When Alec wonders how fast the Black is, Alec and Henry decide to train the Black for the racetrack, while Henry teaches Alec how to be a jockey. The Black surprises Henry with his speed. Henry immediately starts plotting a plan to get the Black into the match race between the country's current two champions. To do that, he sets up a secret demonstration at night where the press can witness his speed, keeping the identity of Alec and the Black secret. The news about the mystery horse is soon widespread and the Black is entered into the race.
The race is the most anticipated horseracing event of the year. Before the two champions and the Black enter the starting gate, the Black gets into a fight with one of his opponents, wounding his leg. Alec does not see the wound until he is in the gate. As he dismounts, the bell rings and the horses take off. Alec desperately tries to stay on his horse and trying to stop him. He falls behind, but the Black won't stop. When Alec regains his balance, the Black is well on his way to catch up with his opponents. Alec now encourages the Black to run as fast as he can, remembering the wild rides on the island, as they catch up. The Black eventually wins by two lengths.
- Kelly Reno as Alec Ramsay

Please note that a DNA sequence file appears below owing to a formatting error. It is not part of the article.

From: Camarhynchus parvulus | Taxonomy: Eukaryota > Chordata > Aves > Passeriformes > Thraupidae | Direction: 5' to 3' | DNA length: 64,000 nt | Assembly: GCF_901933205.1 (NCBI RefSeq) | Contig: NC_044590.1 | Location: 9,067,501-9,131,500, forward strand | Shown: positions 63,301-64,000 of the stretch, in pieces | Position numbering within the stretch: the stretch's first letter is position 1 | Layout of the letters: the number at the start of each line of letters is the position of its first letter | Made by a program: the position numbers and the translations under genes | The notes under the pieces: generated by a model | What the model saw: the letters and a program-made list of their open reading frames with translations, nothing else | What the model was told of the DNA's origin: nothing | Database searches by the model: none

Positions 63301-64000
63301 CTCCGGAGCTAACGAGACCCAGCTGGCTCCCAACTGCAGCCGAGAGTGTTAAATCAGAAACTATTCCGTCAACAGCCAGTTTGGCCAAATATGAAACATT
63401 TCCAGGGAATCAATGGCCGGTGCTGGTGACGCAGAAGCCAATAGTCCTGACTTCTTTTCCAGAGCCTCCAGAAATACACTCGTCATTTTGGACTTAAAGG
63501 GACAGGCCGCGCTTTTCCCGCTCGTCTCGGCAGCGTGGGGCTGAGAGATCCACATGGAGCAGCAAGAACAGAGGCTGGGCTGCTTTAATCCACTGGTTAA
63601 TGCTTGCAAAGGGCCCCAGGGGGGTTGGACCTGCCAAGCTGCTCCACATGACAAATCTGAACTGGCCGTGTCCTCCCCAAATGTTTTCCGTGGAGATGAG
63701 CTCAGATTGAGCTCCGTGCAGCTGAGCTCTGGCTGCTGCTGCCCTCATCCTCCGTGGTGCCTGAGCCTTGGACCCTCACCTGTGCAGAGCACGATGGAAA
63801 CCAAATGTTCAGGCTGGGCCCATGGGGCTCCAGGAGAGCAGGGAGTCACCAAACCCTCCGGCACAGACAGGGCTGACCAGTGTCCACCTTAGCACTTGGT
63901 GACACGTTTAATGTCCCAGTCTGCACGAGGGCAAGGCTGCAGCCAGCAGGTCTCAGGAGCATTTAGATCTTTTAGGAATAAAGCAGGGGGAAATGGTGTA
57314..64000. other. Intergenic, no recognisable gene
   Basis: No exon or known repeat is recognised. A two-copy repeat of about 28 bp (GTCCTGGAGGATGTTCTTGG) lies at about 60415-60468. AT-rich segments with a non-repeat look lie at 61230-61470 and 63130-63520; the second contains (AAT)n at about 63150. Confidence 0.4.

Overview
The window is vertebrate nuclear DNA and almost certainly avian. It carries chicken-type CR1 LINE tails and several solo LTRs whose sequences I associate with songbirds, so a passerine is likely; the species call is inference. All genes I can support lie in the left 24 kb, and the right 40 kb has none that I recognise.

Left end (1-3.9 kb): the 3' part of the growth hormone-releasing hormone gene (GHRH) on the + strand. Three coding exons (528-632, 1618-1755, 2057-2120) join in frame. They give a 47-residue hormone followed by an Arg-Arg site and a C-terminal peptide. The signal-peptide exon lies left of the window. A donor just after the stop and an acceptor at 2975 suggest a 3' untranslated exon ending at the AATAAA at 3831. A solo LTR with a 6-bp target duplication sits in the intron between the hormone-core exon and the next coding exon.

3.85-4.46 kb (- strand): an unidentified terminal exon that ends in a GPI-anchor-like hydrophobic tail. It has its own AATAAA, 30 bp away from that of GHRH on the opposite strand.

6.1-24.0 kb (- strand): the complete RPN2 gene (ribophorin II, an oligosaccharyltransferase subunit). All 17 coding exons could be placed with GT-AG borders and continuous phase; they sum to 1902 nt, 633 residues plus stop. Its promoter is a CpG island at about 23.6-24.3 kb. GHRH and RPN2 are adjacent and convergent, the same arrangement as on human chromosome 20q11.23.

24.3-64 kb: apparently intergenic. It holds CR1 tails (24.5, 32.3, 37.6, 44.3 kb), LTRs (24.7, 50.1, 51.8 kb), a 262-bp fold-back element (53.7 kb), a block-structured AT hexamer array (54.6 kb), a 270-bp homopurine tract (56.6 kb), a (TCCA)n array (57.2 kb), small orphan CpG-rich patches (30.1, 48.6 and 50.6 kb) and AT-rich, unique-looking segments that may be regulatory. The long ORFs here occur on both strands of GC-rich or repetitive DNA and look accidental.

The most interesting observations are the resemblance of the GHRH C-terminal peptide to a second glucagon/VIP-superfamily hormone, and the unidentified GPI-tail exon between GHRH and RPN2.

- Mickey Rooney as Henry Dailey
- Teri Garr as Mrs. Ramsay, Alec's mother
- Hoyt Axton as Mr. Ramsay, Alec's father
- Clarence Muse as Snoe
- Michael Higgins as Jim Neville
- Ed McNamara as Jake
- Doghmi Larbi as Arab
- John Burton as Jockey No. 1
- John Buchanan as Jockey No. 2
- Kristen Vigard as Becky
- Fausto Tozzi as Rescue Captain
- John Karlsen as Archeologist
- Leopoldo Trieste as Priest
- Frank Cousins as African Chieftain
- Don Hudson as Zaurog
- Marne Maitland as Drake Captain
- Tom Dahlgren as Veterinarian
Cass Ole, a champion Arabian stallion, was featured in most of the movie's scenes, with Fae Jur, another black Arabian stallion, being his main double. Fae Jur's main scene is the one where Alec is trying to gain the trust of the Black on the beach. Two other stunt doubles were used for running, fighting and swimming scenes.
El Mokhtar, an Egyptian Arabian racehorse, was the producers' first choice to portray the Black, but they were unable to secure his services for the film from his owners, who declined any offers. He does appear in The Black Stallion Returns, alongside Cass Ole, by which time the studio bought out the syndicate of owners in order to secure El Mokhtar's services.
The film received two nominations for the Academy Awards:
- Mickey Rooney was nominated for Best Actor in a Supporting Role.
- Robert Dalva was nominated for Best Film Editing.
Golden Globe Awards
British Academy Awards
LA Film Critics Awards
The film received two awards from the Los Angeles Film Critics Association Awards for Best Cinematography (Caleb Deschanel) and Best Music (Carmine Coppola).
The movie was followed in 1983 by a sequel, The Black Stallion Returns, which also starred Reno. There was also a television series called The Adventures of the Black Stallion which aired from 1990 to 1993 and starred Mickey Rooney and Richard Ian Cox. In 2003, a 45-minute prequel called The Young Black Stallion was shot and released for IMAX theaters.
- The Black Stallion books
- Official website
- The Black Stallion at the Internet Movie Database
- The Black Stallion at AllMovie
- The Black Stallion at Rotten Tomatoes
- The Black Stallion at Box Office Mojo
- The Black Stallion at the TCM Movie Database